Dueling Indictments As Russia, Ukraine Target Each Other's Military Leaders
August 24, 2016
Russia and Ukraine traded salvos this week with dueling criminal investigations against each other's top military brass, a new front in the ongoing conflict between the two countries.
Ukrainian Prosecutor-General Yuriy Lutsenko launched the opening legal hand grenade on August 22, announcing a probe into Russian Defense Minister Sergei Shoigu and 19 other Russian military and civilian officials.
Lutsenko said the officials are suspected of "committing especially serious crimes against the foundations of Ukraine's national and civil security, peace, and international law and order," adding that Kyiv plans to seek international warrants for their arrests.
Not be outdone, Russia's Investigative Committee returned fire on August 24, saying that a criminal investigation had been opened into Shoigu's Ukrainian counterpart, Stepan Poltorak, and other military officials.
They are accused of war crimes and violations of a 2015 cease-fire in the eastern Ukrainian region known as the Donbas, according to a statement from the agency, Russia's top investigative body.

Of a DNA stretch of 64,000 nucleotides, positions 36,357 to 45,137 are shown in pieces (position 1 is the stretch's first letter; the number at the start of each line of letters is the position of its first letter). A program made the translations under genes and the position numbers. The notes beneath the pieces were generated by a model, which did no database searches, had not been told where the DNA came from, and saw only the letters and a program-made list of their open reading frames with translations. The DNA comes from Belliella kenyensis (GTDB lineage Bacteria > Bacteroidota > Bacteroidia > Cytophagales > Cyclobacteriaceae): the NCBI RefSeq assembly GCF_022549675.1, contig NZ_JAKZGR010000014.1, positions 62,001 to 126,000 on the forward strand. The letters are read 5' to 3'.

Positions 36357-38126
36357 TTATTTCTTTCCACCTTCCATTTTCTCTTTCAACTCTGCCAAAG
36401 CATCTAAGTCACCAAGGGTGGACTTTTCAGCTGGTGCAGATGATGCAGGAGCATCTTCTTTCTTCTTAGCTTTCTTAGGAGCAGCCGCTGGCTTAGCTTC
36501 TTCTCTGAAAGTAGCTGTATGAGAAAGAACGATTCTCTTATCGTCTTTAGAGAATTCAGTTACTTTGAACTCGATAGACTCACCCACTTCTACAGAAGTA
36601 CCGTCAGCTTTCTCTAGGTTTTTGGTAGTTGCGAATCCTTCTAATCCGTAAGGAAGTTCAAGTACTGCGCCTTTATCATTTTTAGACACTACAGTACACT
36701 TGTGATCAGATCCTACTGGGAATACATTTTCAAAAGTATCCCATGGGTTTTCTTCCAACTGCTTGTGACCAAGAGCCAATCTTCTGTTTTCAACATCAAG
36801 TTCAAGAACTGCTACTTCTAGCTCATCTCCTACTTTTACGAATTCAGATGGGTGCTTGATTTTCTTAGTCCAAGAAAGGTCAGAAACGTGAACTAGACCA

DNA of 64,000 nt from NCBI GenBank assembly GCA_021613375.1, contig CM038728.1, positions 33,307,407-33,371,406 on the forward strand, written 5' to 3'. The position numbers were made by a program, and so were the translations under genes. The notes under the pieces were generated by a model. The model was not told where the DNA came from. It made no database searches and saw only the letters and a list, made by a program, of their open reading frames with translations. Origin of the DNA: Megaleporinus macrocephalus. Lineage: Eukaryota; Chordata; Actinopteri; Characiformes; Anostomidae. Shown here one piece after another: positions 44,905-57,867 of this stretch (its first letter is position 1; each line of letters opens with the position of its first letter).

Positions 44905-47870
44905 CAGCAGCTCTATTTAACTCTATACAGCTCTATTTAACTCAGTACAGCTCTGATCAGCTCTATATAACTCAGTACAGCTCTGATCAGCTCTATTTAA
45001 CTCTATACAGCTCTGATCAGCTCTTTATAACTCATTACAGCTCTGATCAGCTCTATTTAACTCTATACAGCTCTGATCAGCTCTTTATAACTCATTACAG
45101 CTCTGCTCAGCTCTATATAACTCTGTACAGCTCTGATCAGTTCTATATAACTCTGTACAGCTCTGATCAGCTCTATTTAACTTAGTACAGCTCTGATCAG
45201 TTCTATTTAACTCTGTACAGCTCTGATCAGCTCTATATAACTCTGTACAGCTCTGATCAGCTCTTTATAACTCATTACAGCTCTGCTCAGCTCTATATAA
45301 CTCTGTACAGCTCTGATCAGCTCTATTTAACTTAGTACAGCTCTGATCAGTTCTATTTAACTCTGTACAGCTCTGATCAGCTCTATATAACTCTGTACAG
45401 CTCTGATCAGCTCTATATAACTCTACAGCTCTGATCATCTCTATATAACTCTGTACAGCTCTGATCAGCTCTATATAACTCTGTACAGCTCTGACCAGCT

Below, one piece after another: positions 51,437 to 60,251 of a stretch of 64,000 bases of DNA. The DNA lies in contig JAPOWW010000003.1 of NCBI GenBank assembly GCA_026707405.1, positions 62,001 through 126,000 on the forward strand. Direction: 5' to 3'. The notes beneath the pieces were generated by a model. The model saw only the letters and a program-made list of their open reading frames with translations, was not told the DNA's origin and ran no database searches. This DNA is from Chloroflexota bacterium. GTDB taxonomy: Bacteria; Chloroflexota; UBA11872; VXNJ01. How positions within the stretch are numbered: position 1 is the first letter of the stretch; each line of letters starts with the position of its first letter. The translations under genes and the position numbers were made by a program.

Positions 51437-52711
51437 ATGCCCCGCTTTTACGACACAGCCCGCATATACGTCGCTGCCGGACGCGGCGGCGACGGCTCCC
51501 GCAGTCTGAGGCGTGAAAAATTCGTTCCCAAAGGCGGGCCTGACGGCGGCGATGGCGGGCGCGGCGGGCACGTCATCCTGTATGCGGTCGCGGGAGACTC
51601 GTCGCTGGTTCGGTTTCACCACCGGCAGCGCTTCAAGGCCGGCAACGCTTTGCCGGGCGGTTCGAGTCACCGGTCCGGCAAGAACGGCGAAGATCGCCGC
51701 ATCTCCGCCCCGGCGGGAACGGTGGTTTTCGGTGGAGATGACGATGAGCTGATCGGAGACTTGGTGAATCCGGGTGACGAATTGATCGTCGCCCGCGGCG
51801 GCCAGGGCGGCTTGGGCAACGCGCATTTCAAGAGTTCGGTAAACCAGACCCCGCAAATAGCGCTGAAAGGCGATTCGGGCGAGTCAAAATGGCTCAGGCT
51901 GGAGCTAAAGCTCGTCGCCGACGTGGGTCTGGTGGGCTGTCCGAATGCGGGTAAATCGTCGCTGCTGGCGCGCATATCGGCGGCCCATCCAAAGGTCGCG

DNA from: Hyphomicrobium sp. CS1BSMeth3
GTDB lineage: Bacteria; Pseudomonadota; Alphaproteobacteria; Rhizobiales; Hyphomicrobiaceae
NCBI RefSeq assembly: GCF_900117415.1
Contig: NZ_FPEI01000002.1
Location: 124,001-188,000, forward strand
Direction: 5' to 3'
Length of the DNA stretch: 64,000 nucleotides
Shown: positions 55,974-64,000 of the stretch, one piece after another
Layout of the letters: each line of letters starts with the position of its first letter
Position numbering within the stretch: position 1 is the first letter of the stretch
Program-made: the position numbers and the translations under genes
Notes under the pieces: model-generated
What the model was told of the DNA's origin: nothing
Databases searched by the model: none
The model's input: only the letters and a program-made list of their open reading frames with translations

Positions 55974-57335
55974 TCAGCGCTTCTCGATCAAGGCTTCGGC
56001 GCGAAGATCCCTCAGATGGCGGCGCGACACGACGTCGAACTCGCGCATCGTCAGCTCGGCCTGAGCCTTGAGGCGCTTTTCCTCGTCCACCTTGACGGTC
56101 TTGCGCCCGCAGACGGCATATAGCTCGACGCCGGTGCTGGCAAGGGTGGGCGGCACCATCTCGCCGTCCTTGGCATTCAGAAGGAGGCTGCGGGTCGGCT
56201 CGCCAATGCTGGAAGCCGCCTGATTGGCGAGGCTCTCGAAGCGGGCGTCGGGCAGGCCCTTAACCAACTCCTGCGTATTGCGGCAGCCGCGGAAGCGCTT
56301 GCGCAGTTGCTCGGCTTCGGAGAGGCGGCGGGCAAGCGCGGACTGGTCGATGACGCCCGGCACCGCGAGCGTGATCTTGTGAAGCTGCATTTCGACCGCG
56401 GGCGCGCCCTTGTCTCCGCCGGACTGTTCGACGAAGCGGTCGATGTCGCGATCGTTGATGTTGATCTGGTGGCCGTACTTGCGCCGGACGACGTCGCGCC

Fighting in parts of the Donbas has surged in recent weeks, with Ukrainian forces and Russia-backed separatists exchanging mortar, artillery, and gunfire. Tensions there spiked earlier this month after Moscow said it had detained a group of Ukrainian saboteurs in Crimea, and large columns of military equipment were seen moving around the Ukrainian peninsula, which Russia seized and annexed in 2014.
Kyiv rejects Russian accusations of "provocations" in Crimea and war-torn eastern Ukraine.
The likelihood of either country putting the accused top officials on trial is virtually nil, though both nations allow for trials in absentia.
A lawmaker in Russia's upper house of parliament, meanwhile, suggested one way to further tweak Kyiv: by staging criminal proceedings against Ukrainian officials in areas of the Donbas territory controlled by separatist forces.
More than 9,500 people have been killed in the fighting, according to international observers, and tens of thousands have been displaced.
Copyright (c) 2016. RFE/RL, Inc. Reprinted with the permission of Radio Free Europe/Radio Liberty, 1201 Connecticut Ave., N.W. Washington DC 20036.
|Join the GlobalSecurity.org mailing list|